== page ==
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Radio's New Deal: The NRA and U.S. Broadcasting, 1933-1935
Unformatted Document Text:  18 And it was precisely such outside pressure that seemed to improve the salaries and working conditions of most broadcast employees, and aided recovery efforts. By mid-December, both CBS and NBC announced full reinstatement of salary cuts that had first taken effect in June 1932. More than a few interested observers raised questions about the timing of the salary cut restorations. Clearly, the broadcast networks were enjoying high revenues, even before the pay cuts were instituted in 1932. From 1930-1933, the U.S. broadcast industry enjoyed explosive growth and profits. Both NBC and CBS had record levels of revenue--totaling some $137 million. 18 Radio Broadcast Codes, February, 1934 On February 5, 1934, the NRA released its eagerly awaited "Code of Fair Competition for the Radio Broadcasting," which covered not only labor issues, but also specified conduct that would bar cut-throat competition. In addition, the NRA gave broad powers to the RCBA to crack down on violators of the codes, it also granted the RCBA permanent status. The NAB convinced the NRA that its membership roster of stations, which by then comprised less than half of the 604 U.S. stations then operating, were responsible for generating 85 percent of total U.S. radio revenues. 19 Most of the income was generated by the largest stations in the NAB, those owned and managed by the national radio networks. With Broadcasting describing it as an "economic police force," the RCBA held a series of meetings between March 3 to 8 to assess code compliance nationally in the broadcast industry. The increased NRA and labor pressure on U.S. broadcasters led to a positive turn around for broadcast technicians. During the last six months of 1933, the time when the networks established company unions to meet the IBEW threat, average technician wages were up on average $2.72 per hour at most stations, at least according to a RCBA survey of U.S. radio stations. This resulted in a December average hourly wage of $35.51 per week (up from $32.79 in July, 1933). The average work time was cut from 49.1 hours per week to 44.3 hours (also for all categories)--a reduction slightly greater than the general industrial average under NRA codes. A corresponding 213 new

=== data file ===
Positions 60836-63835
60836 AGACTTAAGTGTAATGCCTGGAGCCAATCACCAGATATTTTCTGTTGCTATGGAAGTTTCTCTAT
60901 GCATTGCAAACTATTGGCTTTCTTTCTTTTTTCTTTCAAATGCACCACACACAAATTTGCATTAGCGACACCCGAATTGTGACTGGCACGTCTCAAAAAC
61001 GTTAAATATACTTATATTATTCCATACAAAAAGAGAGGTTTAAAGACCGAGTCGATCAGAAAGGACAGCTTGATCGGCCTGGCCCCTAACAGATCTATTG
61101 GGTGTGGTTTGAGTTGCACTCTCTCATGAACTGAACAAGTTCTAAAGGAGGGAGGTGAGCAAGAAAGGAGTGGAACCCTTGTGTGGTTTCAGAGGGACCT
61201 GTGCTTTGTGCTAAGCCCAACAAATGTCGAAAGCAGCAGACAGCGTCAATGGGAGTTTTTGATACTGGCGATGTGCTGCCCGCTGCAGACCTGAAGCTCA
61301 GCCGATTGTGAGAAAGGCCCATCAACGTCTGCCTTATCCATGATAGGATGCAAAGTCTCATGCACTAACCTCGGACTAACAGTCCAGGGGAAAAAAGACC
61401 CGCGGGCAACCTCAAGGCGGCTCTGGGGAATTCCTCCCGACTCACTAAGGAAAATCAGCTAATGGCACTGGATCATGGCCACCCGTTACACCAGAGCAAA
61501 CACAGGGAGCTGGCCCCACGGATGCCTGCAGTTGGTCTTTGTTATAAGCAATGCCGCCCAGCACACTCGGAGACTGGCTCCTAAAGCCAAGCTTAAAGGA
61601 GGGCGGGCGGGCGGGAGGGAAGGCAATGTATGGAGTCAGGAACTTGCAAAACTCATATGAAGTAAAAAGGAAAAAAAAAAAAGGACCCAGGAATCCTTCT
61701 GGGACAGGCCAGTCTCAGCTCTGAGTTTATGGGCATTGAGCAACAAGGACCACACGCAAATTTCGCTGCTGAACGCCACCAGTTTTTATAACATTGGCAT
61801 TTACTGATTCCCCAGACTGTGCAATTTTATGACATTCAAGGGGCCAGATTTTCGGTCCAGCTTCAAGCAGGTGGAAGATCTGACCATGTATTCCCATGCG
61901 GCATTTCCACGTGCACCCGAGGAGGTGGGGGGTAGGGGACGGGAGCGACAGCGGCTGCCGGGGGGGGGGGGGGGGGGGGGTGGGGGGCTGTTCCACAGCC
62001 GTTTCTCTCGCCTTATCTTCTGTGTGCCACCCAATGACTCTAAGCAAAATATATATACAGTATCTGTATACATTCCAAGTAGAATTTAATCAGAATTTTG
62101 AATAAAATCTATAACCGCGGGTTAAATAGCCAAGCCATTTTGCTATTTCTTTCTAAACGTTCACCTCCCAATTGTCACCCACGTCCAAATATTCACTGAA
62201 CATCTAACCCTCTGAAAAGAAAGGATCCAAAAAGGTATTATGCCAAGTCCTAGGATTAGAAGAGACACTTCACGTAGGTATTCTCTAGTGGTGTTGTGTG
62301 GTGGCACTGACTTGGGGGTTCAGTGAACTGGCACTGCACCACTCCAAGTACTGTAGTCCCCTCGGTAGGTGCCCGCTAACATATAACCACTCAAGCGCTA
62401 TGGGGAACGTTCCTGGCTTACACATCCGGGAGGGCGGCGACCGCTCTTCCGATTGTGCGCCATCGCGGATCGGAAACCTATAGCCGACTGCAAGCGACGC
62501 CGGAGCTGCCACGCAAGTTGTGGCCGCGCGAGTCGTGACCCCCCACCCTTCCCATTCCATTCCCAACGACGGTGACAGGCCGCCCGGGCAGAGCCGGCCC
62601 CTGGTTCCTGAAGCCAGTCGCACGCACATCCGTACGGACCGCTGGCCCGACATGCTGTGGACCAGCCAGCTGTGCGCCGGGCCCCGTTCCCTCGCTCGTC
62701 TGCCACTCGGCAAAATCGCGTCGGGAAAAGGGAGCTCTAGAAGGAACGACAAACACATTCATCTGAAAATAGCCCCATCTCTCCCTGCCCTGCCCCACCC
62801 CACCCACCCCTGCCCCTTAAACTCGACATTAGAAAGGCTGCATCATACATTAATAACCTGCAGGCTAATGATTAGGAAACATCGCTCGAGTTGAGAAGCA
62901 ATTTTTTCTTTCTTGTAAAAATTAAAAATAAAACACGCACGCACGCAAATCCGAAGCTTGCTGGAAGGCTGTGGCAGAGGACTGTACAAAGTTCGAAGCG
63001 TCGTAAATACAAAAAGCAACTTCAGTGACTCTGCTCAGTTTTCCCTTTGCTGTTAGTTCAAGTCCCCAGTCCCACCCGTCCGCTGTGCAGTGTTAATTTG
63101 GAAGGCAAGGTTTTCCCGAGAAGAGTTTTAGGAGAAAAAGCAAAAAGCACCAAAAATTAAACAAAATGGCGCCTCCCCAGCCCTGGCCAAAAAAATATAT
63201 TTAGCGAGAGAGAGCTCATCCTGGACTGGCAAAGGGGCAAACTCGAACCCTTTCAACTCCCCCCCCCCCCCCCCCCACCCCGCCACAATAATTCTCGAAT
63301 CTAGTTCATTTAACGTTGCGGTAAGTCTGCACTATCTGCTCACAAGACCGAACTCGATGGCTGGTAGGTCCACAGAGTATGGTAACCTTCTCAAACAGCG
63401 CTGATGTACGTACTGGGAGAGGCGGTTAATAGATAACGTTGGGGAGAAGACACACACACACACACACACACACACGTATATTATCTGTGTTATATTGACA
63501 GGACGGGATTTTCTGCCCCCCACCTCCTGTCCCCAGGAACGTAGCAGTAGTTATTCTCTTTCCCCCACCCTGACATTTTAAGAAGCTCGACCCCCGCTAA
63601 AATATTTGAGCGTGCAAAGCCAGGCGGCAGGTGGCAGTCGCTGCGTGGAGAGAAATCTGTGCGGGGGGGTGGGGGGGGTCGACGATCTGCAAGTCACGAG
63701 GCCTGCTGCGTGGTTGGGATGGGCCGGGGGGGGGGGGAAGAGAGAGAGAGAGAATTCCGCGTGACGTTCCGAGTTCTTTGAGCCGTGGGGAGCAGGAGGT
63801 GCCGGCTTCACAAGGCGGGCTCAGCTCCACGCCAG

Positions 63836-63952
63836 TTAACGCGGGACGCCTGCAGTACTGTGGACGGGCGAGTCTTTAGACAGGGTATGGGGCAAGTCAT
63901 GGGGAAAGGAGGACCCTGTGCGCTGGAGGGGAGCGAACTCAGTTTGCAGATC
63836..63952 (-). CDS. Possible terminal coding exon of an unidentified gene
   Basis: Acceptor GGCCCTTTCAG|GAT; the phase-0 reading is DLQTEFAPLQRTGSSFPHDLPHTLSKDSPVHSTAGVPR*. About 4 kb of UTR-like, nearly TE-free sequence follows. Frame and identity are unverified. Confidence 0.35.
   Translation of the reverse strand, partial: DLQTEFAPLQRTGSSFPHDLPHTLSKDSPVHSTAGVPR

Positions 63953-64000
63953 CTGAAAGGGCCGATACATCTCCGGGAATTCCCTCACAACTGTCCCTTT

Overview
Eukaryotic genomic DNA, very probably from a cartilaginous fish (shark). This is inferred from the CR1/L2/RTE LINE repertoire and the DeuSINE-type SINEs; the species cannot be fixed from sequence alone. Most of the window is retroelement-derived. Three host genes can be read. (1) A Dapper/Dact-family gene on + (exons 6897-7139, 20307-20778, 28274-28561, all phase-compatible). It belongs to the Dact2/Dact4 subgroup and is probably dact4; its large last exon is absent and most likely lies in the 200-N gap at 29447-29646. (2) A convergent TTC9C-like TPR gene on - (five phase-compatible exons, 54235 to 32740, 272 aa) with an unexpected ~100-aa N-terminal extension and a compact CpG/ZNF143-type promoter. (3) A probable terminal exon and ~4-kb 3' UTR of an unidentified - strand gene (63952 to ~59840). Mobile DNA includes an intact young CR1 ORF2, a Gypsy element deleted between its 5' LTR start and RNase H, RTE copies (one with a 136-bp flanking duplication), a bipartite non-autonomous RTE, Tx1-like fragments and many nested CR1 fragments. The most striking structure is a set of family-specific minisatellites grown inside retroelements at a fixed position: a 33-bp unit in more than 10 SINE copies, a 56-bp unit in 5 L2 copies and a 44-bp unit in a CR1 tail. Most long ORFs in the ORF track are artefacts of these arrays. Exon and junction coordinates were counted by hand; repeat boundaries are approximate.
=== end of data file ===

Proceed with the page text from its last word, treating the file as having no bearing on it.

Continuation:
Authors: Mazzocco, Dennis.
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18
And it was precisely such outside pressure that seemed to improve the salaries and working
conditions of most broadcast employees, and aided recovery efforts. By mid-December, both CBS
and NBC announced full reinstatement of salary cuts that had first taken effect in June 1932. More
than a few interested observers raised questions about the timing of the salary cut restorations.
Clearly, the broadcast networks were enjoying high revenues, even before the pay cuts were
instituted in 1932. From 1930-1933, the U.S. broadcast industry enjoyed explosive growth and
profits. Both NBC and CBS had record levels of revenue--totaling some $137 million.
18
Radio Broadcast Codes,
February, 1934
On February 5, 1934, the NRA released its eagerly awaited "Code of Fair Competition for the
Radio Broadcasting," which covered not only labor issues, but also specified conduct that would bar
cut-throat competition. In addition, the NRA gave broad powers to the RCBA to crack down on
violators of the codes, it also granted the RCBA permanent status. The NAB convinced the NRA that
its membership roster of stations, which by then comprised less than half of the 604 U.S. stations
then operating, were responsible for generating 85 percent of total U.S. radio revenues.
19
Most of the
income was generated by the largest stations in the NAB, those owned and managed by the national
radio networks. With Broadcasting describing it as an "economic police force," the RCBA held a
series of meetings between March 3 to 8 to assess code compliance nationally in the broadcast
industry.
The increased NRA and labor pressure on U.S. broadcasters led to a positive turn around for
broadcast technicians. During the last six months of 1933, the time when the networks established
company unions to meet the IBEW threat, average technician wages were up on average $2.72 per
hour at most stations, at least according to a RCBA survey of U.S. radio stations. This resulted in a
December average hourly wage of $35.51 per week (up from $32.79 in July, 1933). The average
work time was cut from 49.1 hours per week to 44.3 hours (also for all categories)--a reduction
slightly greater than the general industrial average under NRA codes. A corresponding 213 new


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